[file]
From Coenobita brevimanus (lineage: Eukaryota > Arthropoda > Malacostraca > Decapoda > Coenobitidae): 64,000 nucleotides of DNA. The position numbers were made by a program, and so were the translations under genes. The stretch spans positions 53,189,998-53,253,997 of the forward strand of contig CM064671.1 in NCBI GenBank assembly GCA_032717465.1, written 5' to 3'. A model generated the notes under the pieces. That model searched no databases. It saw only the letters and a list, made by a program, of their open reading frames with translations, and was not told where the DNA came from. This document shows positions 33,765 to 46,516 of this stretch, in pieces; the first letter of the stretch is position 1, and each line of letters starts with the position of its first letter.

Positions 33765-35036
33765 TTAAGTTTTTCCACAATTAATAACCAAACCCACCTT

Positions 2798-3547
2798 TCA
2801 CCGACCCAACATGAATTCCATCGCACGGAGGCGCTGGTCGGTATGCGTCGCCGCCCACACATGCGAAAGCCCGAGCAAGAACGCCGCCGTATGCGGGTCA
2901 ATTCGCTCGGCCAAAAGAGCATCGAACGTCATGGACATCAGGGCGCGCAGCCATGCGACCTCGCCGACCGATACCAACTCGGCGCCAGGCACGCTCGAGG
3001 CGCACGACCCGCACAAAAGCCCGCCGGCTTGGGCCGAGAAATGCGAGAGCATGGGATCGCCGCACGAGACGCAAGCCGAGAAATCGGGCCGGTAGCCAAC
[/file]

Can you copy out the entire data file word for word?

From Coenobita brevimanus (lineage: Eukaryota > Arthropoda > Malacostraca > Decapoda > Coenobitidae): 64,000 nucleotides of DNA. The position numbers were made by a program, and so were the translations under genes. The stretch spans positions 53,189,998-53,253,997 of the forward strand of contig CM064671.1 in NCBI GenBank assembly GCA_032717465.1, written 5' to 3'. A model generated the notes under the pieces. That model searched no databases. It saw only the letters and a list, made by a program, of their open reading frames with translations, and was not told where the DNA came from. This document shows positions 33,765 to 46,516 of this stretch, in pieces; the first letter of the stretch is position 1, and each line of letters starts with the position of its first letter.

Positions 33765-35036
33765 TTAAGTTTTTCCACAATTAATAACCAAACCCACCTT

Positions 2798-3547
2798 TCA
2801 CCGACCCAACATGAATTCCATCGCACGGAGGCGCTGGTCGGTATGCGTCGCCGCCCACACATGCGAAAGCCCGAGCAAGAACGCCGCCGTATGCGGGTCA
2901 ATTCGCTCGGCCAAAAGAGCATCGAACGTCATGGACATCAGGGCGCGCAGCCATGCGACCTCGCCGACCGATACCAACTCGGCGCCAGGCACGCTCGAGG
3001 CGCACGACCCGCACAAAAGCCCGCCGGCTTGGGCCGAGAAATGCGAGAGCATGGGATCGCCGCACGAGACGCAAGCCGAGAAATCGGGCCGGTAGCCAAC